April 19, 2013 @ 12:46 pm

Bill — I think legal and appropriateness are after the fact judgments — at least in “chaos” (a word used a lot recently) situations.

Comment by William R. Cumming

April 19, 2013 @ 1:21 pm

Well Chris perhaps you are correct as most of the US population has long ago adopted an end justifies the means and abandoned the rule of law. Starting with the President.

Actually I asked several law profs long ago about the legality of lockdowns in various contexts including schools. Not sexy so not studied.

As always a fool may ask more questions than a wise man will answer or be able to answer.

Comment by bellavita

April 19, 2013 @ 4:18 pm

Bill — is your position that during a chaotic situation our actions (leaders and citizens) should be guided primarily by the law? I think my position is that actions should be guided by what seems like the best choice at the time, with lots of feedback loops just to make sure we are not doing more harm than good.

I don’t think there is a playbook for chaos.

Comment by bellavita

April 19, 2013 @ 4:42 pm

What “lockdown” means in Boston: http://www.theatlanticcities.com/neighborhoods/2013/04/its-almost-impossible-put-entire-us-metro-area-lockdown/5345/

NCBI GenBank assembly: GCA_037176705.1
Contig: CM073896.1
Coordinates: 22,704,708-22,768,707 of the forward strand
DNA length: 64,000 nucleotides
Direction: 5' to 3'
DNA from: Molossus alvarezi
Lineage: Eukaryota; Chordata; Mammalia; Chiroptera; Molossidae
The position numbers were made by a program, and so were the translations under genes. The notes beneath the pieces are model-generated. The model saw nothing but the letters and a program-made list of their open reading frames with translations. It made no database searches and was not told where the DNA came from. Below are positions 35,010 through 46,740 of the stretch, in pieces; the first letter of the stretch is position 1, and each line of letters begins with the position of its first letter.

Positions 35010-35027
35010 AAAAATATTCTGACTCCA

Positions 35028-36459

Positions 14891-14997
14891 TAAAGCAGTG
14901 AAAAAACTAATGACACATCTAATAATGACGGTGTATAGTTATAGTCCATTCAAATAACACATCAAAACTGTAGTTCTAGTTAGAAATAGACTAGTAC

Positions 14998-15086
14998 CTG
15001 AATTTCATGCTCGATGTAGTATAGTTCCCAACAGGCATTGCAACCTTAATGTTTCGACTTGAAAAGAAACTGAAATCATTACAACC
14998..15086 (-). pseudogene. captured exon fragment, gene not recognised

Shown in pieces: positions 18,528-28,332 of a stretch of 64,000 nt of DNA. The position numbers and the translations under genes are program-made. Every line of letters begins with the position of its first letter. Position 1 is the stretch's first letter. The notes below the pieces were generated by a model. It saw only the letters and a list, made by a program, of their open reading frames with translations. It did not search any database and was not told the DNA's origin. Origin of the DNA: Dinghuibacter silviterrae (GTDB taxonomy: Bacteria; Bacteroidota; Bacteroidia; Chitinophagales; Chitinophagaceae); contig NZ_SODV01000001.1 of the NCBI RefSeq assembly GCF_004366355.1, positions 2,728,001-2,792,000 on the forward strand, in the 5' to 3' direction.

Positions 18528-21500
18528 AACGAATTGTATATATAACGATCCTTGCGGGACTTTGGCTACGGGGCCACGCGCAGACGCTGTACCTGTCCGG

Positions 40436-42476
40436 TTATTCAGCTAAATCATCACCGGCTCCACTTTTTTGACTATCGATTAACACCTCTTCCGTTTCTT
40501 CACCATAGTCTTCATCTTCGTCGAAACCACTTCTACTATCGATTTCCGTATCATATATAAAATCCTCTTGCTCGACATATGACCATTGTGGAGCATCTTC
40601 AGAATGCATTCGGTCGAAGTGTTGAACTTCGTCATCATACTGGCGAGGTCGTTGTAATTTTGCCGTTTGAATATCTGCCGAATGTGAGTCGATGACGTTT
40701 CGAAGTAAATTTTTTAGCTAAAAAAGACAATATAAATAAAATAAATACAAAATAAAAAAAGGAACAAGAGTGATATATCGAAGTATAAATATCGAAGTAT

Comment by Philip J. Palin

April 19, 2013 @ 5:08 pm


I obviously don’t know how Bill will respond, but I will offer some thoughts.

While I have not had time to confirm, it is my understanding that the Boston area shelter-in-place (or “lock-down”) order is actually a leadership request… reinforced by the shut-down of mass transit, schools and a stern police presence. While downtown Boston is mostly shut-down there are people walking the streets and they are not being arrested.

More pertinent to your question: I would offer that in addition to feedback loops our decision-making benefits from pre-decision inputs. The law is an important one. In many cases, at least in the United States, the law is often a restraining input. Our laws generally discourage over-reach. In chaotic/complex situations there can be a strong temptation to take action that is the cause of further complexity. Attention to the law may well mitigate this tendency.

I understand your point to be there are a wide array of goals that may not be positively supported by our laws-of-restraint and leadership and others may, in crisis, feel compelled to proceed in a way that does not conform with the letter-of-the-law. I do not disagree, but I would be even more supportive of the choice if there is a clear demonstration they are aware of the principles set out in the law and it is their good faith intent to preserve those principles in the decision they undertake.

Comment by HGRATTAN

April 19, 2013 @ 5:47 pm

NYPD issues a Patrol Guide to every officer in the academy.

Rule 1. The Patrol Guide is a “guide.” The guide does not and cannot provide every instruction.

Rule 2. Be “reasonable” in all that you do.

Rules can be and are fluid amidst Chris’s “chaos.”

Real world experience: 9/11 we did what we had to do and BTW no regrets and personally it was my life’s best work. I and those with me complied with Rule 1 and Rule 2.

Comment by William R. Cumming